If you’re dreaming up a smaller or more DIY-style video project, you can likely handle all of the details and logistics yourself, or with your existing in-house team. But when your goal is to create a professional video project or a large-scale livestream, you need a team with talent and experience. So where do you start?
What’s Your Budget?
Before you do anything else, A-Wing Visuals suggests deciding your budget limit. While you may have a specific vision in mind for your video project, it won’t do you any good if it’s beyond what your company can feasibly afford. By setting an initial budget before starting the search for the right production team, you’ll save time and money by sticking within your means and meeting with production teams that you know are viable options for your budget.
Feel free to share your budget when you source production companies. This saves them from quoting a low number for their most basic work and saves your company the time you may waste talking to a production team that you can’t actually afford to work with. A budget tells them the quality you’re looking for, and some might realize you’re looking for more than they can offer. Others will tell you they just can’t afford to work for you, saving you time when aiming for the best film you can make. Great work does require paying a little more for the crew.
Starting The Search
Umault recommends finding at least 10 companies, and only later reducing that down. You can start with referrals from friends and coworkers – You might even be surprised by a great choice in your own network, although remember to truly survey the available options.
Don’t just search online for “video production team” because there’ll be no end to the results. Narrow the search by your area or filming location. Crews Control likes hiring locals so they’ll understand the area and have ideas for great spots. Bringing in someone from far away would require paying for their lodging or putting them up yourself.
Think carefully before looking at sponsored results. They paid to be there, which might mean they’re serious about the work or that they needed the attention because they weren’t getting enough from previous projects.
Check out websites, but remember you’re just compiling a list at the moment. They should have portfolio videos, and some recognition of the years they’ve spent in this business. Is the website professional and easy to navigate? If they care about presentation online, they’ll care when filming.
Researching Your Top 10
When you have your 10, you’re ready for deeper research. Go back to the websites and see if their portfolio videos are good. Would you be happy to get even their sub-optimal work? Is their overall tone or vibe right for your intent? Does their sample reel electrify you even compared to others? Focus on the quality of their recent work.
What has the video team filmed previously? If they’ve only ever filmed dry interviews, they probably know a lot about that but almost nothing about creating a wild music video. The experience gained from a large variety of different types of jobs can be useful if they did what you need and learned interesting tricks from the others.
Is the team big enough? Larger events or productions require larger teams, starting with enough people to operate the necessary number of cameras and film every area.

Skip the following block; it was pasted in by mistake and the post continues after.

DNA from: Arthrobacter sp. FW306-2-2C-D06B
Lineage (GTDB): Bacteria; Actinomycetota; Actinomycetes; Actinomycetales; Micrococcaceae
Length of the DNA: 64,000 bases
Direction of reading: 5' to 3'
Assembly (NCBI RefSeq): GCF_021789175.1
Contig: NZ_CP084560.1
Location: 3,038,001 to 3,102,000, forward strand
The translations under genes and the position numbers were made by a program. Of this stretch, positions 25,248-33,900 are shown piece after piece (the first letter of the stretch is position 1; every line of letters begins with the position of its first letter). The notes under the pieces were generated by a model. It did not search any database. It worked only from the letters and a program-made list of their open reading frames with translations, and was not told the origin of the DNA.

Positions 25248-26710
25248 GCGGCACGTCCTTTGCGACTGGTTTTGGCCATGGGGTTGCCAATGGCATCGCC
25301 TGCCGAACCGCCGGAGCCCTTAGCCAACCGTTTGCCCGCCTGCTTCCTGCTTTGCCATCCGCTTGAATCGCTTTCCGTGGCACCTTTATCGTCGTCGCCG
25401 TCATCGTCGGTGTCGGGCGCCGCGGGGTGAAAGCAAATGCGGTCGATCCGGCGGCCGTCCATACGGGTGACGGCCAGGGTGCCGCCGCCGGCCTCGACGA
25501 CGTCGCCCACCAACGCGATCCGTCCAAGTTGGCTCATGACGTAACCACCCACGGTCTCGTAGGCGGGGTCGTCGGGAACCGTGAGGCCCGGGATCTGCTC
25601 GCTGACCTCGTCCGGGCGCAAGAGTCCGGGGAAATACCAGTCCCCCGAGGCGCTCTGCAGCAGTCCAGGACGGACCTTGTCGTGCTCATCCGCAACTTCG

Many awards that teams mention on their websites can be bought, so “award-winning teams” are actually pretty common. If you care about awards, look for “Cannes Lions” “Clio” “Vimeo Staff Pick” “Webby” or one you personally respect.
Interviewing the Top 3
Time to talk with the teams and see if they’re available. Most professional video teams need about 6 weeks to finish a project. If you can give them more time for a big project, even better. Tell them if you have a tight deadline!
Ask what the team thinks of your script or storyboard, core message and intended audience, the use or what you hope to achieve, or anything that will give them great comments for you or a reason to want to work for you. Other good questions include: How does their company operate on the job? What is their process for mid-project budget changes? When do they consider a project done? Will you have exclusive ownership of the footage?
Make sure to define whether you are paying for the entire project or per day and if they are including post-production in their work, just to ensure there’s no confusion on your part about the total price. A simple contract helps you and them by defining details like shooting times and dates.
Finally, after you’ve interviewed multiple teams and decided on just one, tell those you won’t be hiring first and if possible why. Video teams are needed for many jobs beyond traditional films. Advertising and commercial work, influencer videos and social media channels, large events and small parties – soon almost everyone will have enough experience in creating video with phones to do their own filming, the same as how many adults can drive now. Until that time, we need to hire dedicated experts.
Your Local Video Crew for Hire
Are you an organization local to Greater Philadelphia looking to create an incredible video project? Or maybe you’re based elsewhere, but looking for a local crew for a Philadelphia production? We may be just the team you’re looking for!
If you’re still deciding what you need for your project, or just want to price out some options, try out our new Quote Builder tool to see if our team is a good fit for your production. We’d love to create something amazing with you!